What if we told you that the oyster shell is not meant to be thrown away but makes a third of the mollusc’s value?
We land in Ha Long airport on a beautiful autumn day. The sky is clear and the bay is calm as a sheet of glass. Traveling for an hour by car and then for another forty five minutes by boat, our imagination doesn’t prepare us for the otherworldly beauty of our port of call.
We are here to visit oyster-farming facilities operated by BIM Group, an established name in Vietnam’s seafood industry. Now try and envision an oyster farm. What does it look like? If you are struggling because your “relationship” with bivalves is limited to brunch buffets and supermarket freezers, you are not alone.
How does one establish the best oyster farm in Southeast Asia? Just let nature do her job.
When a female oyster produces a large quantity of eggs or is fat enough, it turns milky-white, giving the mollusc its Vietnamese name, hàu sữa (milk oyster). Native to the Pacific coast of Asia, the Pacific oyster has become an introduced species in North America, Australia, Europe, and New Zealand. Since 2006 they have been farmed in Vietnam.
Oysters are hung in batches and suspended in seawater. Once they reach size – a process that takes from nine months to a year – they are harvested. At BIM Group’s farm, the water is sampled every week for traces of heavy metals, bacteria or potassium compounds. If the presence of toxic algae is detected, the harvesting process stops (this is the only oyster farm in Vietnam monitoring algae levels.) It certainly helps that locals, many of whom are employed at the farm, support BIM’s efforts to keep the bay clean and don’t throw trash overboard.
As they are farmed in their natural habitat, oysters are able to adjust to changes in water salinity and temperature without human interference, so this phase of the farming process is not very labor intensive.
We are here to witness the "fruit picking" stage of the oyster farming cycle. Balancing on bamboo rafts, surrounded by majestic scenery of Ban Sen with Ha Long Bay mountains as a dramatic backdrop, we watch clusters of glistening oysters being pulled out of the water. The poetry of the moment is moving. Suddenly, oyster is not an alien-looking creature but a treasure.
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How are oysters born, anyway?
As hermaphrodites, oysters determine whether they are female or male. So from the outside, you can't tell. Many farms choose to breed oysters unnaturally by forcing oysters open to dissect the eggs and sperm. On the farm we visited, oysters were born in the wild. Mum and dad oysters are placed in the same tank (and when mothers are mistaken as fathers, it causes a slight delay as they are replaced). Under ideal conditions, the oysters will begin to produce larvae.
Jay, a Filipino scientist who has lived in Vietnam for 12 years, spends his time in a lab glued to a microscope observing larval development. Sometimes he stays up all night. Once larvae have grown eyes and legs, it's time to place oyster shells into the tank with the larvae. Larvae will then cling to these pre-knit clusters. Next, they are moved to the farm where they will remain until harvesting.
Solving the “housing problem”
Usually, after slurping up the salty liquor and the delicate morsel of the oyster, you discard the shell. A waste of a valuable commodity, as it turns out, as those seemingly useless shells are actually of great value to those in the oyster farming industry.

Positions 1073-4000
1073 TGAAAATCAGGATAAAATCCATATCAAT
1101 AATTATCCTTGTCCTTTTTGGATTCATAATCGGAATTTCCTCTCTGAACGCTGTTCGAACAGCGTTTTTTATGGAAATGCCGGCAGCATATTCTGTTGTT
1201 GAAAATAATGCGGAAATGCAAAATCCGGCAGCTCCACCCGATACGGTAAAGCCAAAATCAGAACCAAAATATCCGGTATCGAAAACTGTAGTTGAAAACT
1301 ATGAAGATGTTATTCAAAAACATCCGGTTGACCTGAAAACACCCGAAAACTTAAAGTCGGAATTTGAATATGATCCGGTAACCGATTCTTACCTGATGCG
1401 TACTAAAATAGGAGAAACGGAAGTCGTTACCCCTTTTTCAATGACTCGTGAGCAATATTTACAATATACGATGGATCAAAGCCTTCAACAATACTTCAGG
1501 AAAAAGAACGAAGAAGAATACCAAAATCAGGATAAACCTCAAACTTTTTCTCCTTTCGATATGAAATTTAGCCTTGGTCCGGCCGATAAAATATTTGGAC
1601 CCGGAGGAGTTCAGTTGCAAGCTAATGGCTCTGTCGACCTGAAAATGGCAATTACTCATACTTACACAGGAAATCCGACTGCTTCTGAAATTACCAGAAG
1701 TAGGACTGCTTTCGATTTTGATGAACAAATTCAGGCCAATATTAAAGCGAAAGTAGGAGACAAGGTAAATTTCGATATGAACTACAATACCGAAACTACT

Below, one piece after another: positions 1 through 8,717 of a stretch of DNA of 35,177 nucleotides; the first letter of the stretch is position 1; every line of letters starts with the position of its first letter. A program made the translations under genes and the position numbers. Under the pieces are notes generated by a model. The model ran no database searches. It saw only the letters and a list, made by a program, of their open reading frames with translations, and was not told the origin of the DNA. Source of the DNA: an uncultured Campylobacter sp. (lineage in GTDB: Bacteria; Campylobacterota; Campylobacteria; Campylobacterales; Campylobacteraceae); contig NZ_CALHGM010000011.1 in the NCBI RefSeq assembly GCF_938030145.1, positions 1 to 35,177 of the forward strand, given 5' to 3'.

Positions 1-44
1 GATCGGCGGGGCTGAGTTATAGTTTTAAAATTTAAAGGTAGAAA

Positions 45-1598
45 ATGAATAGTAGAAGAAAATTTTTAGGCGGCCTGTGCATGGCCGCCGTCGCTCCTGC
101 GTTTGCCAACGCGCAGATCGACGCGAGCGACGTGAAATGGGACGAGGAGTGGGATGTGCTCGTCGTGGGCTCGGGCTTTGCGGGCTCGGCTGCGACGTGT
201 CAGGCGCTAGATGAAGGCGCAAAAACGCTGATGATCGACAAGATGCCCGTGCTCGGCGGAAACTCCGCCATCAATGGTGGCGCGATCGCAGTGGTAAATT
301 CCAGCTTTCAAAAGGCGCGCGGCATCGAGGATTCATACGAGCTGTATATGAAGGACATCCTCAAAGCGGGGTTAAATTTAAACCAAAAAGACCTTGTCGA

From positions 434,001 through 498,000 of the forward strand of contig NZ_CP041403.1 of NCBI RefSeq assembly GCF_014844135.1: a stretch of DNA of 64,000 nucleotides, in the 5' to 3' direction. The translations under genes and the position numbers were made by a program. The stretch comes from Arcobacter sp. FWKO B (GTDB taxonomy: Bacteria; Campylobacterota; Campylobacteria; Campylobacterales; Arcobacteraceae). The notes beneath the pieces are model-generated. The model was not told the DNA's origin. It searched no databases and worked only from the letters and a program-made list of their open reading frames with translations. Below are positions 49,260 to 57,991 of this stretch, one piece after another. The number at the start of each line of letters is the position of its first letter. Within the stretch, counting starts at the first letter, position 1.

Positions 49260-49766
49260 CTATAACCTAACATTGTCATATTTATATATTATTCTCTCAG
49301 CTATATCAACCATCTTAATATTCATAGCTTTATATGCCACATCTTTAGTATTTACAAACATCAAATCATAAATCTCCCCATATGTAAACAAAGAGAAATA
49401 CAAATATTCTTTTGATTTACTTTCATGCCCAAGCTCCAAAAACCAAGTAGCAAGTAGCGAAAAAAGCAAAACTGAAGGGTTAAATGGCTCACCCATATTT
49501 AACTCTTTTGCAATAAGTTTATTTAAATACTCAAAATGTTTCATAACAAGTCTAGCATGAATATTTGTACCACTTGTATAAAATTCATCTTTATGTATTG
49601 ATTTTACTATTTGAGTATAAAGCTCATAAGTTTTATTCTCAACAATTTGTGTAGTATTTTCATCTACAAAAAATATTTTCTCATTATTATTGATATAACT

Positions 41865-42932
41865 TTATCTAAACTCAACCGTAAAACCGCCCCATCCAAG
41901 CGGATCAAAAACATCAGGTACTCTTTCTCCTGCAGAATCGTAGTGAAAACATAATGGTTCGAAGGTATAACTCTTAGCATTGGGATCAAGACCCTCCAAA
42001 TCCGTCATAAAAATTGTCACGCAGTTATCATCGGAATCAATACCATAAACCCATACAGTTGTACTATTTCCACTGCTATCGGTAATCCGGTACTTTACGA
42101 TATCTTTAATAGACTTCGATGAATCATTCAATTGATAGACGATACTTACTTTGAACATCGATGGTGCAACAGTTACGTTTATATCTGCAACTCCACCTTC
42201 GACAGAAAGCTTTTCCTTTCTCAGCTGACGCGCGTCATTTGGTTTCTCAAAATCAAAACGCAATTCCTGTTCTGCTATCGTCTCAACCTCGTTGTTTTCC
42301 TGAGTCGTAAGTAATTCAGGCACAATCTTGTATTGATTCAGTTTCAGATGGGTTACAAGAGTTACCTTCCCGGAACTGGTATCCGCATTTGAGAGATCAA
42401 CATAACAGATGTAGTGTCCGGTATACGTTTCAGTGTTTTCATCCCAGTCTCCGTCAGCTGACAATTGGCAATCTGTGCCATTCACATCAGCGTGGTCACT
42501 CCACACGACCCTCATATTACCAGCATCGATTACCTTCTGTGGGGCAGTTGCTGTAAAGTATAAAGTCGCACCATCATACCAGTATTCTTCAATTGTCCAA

One oyster can shoot out a million eggs at a time. Finding enough oyster shells for the hundreds of thousands of larvae to attach themselves to is not an easy task. And a reason why other farmers might choose to cut corners and let larvae colonize car tires or cement poles. If, when eating a raw oyster you taste or smell something unnatural, it can be a cement residue.
According to BIM Group’s factory manager Nhung, they watch oyster shells like they would watch gold: security at the factory would put Fort Knox to shame, with CCTV cameras everywhere.
A job mostly done by the elderly workers, shell cleaning starts daily at 4:00 am. Oyster shells are only recycled once, but considering that each can house up to ten larvae at a time, after just one year a string of 10 oyster shells can become a string of a hundred.
Chain of economic sustainability
Oysters have been around for 180 million years, but humans developed a taste for them only in the Stone Age, around 5,000 years ago. Roman Emperors imported oysters by boat from England, paying for them in gold. Meanwhile, China was probably the first country to start artificially culturing oysters and crushing their shells for use in traditional medicine.
In Vietnam, oysters are still a novelty. 16 years after the first Pacific oysters from Japan were brought to be cultivated here, oyster farming has become an important industry supporting many locals in Ha Long Bay. There are over 200 hectares of industrial and privately-owned oyster farms in the country and their number is quickly growing.
Collecting and reusing oyster shells has allowed BIM Group to establish one of Southeast Asia’s leading farming operations with sustainability at its core. From seeding, raising and harvesting to processing and bringing the bounty of the sea to the market, BMI not only creates jobs, but also ensures that Vietnamese consumers have access to some of the freshest seafood in the region.
Speaking of consumers: if you want to become a link in BIM Groups’ sustainability chain, next time you’ve enjoyed a fresh hàu sữa, consider recycling the shell.